The two-day informal meeting of economic and financial affairs ministers held in Brdo pri Kranju and headed by Minister of Finance Andrej Šircelj concluded today. One issue the meeting addressed was the effect of climate change on the stability of financial systems and what type of fiscal policy would it be good to pursue in the years to come.
Climate change also affects the stability and performance of the economy and financial systems. Dealing with climate change and securing funds for sustainability projects while also ensuring financial stability will be a key task in the upcoming years.
The ministers agreed that the effects of climate change will play a crucial role in shaping policies to manage future risks to the financial system. The financial sector has an important role in tackling climate change, which is why the right initiatives and measures can contribute to creating sustainable financial instruments. “Reducing potential risks is a goal for us all. The financial system will need to be adapted to this and the capital market will need to be improved,” said Minister Šircelj. He firmly believes that this will also lead to more investments.
The ministers also spoke about what kind of financial policy should be pursued in the following years. Since the beginning of the pandemic, both monetary and fiscal policies have played a key role. A country-specific response was made possible with the realisation of the Stability and Growth Pact’s general escape clause, which provided the countries with flexibility in the adoption of measures. Fiscal incentives will continue to be in place in 2022, while discussions are also aimed at the future, when countries will have to gradually reduce their deficit while taking care not to jeopardise their economic recovery after the COVID-19 pandemic. The financing of investments will be another important aspect in the recovery.
Ensuring recovery, fiscal sustainability and future investments are our common goals. Stimulating investments, also with the help of the Next Generation EU mechanism, is essential, which is why we must find ways to achieve these goals together. We need to ensure that our future fiscal policy does not put the recovery at risk, while also maintaining the stability of public finances.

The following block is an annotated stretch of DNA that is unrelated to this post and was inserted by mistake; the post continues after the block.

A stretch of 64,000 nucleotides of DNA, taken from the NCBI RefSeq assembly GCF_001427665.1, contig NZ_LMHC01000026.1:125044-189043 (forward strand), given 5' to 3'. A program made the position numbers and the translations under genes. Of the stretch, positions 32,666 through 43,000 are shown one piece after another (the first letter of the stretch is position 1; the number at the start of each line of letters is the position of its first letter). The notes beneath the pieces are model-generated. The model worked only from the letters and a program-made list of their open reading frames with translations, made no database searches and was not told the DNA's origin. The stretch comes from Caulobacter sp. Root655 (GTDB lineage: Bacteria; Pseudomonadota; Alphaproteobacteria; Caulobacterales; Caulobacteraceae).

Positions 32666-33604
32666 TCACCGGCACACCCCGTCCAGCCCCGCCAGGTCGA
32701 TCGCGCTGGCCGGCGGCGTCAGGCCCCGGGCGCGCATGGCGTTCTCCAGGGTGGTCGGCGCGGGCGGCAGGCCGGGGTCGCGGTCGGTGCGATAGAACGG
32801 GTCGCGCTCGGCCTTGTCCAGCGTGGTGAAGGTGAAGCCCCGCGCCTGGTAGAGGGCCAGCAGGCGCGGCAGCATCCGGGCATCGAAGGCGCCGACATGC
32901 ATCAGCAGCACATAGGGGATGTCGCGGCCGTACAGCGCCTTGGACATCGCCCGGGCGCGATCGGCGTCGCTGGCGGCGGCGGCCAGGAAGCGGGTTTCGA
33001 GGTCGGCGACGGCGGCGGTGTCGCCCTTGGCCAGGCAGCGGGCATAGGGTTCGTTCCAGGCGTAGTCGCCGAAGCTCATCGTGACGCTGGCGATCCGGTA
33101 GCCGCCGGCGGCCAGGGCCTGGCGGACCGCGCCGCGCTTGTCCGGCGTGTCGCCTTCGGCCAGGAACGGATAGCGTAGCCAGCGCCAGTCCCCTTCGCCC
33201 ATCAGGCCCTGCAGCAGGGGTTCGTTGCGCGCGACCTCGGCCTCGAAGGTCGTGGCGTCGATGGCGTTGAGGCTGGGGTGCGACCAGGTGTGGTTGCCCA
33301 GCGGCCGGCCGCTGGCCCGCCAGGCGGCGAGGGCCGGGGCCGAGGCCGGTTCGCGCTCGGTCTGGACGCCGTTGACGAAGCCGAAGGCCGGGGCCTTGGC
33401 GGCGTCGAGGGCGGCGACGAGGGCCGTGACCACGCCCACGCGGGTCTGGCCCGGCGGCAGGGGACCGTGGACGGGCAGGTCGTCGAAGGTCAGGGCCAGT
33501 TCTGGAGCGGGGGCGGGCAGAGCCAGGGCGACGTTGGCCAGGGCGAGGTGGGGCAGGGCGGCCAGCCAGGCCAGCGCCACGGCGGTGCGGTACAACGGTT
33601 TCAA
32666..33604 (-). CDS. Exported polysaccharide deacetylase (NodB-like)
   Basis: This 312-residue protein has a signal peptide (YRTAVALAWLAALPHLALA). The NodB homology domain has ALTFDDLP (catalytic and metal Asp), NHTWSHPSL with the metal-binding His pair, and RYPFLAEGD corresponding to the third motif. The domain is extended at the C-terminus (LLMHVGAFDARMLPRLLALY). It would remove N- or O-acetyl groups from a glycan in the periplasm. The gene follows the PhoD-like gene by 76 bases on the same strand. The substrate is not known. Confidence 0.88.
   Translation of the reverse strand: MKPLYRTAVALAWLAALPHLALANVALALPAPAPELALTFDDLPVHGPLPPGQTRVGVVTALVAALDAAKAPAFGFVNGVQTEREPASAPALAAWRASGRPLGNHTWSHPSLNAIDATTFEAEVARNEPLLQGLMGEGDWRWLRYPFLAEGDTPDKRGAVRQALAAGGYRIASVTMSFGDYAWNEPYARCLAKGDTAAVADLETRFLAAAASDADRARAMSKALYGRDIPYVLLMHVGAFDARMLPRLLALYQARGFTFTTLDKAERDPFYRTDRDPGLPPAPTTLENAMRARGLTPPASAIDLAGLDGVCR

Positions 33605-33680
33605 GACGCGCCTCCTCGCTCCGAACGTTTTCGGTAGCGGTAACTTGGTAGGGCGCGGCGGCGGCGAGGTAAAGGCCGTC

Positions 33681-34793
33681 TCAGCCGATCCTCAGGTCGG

mag. Andrej ŠirceljSlovenski minister za finance
Another important aspect for the economy is the issue of adapting corporate tax reform to the digital age. The member countries of the Organization for Economic Cooperation and Development and the G20 did manage to reach an agreement on that this summer. The member states are committed to further harmonisation that would lead to a final agreement on a global level.
The ministers went on to discuss how developed countries could help vulnerable countries in their post-pandemic recovery under an International Monetary Fund project which channels special drawing rights to vulnerable countries. The International Monetary Fund drew up several proposals which were put up for discussion for the ministers. The simplest and easiest option would be to strengthen the existing Poverty Reduction and Growth Trust, while the member countries are prepared to study the option of setting up a new Resilience and Sustainability Trust. Countries’ participation in the channelling of special drawing rights would be on a voluntary basis. Minister Šircelj concluded by saying, “We will continue to discuss this issue, and close cooperation will contribute to the success of the process.”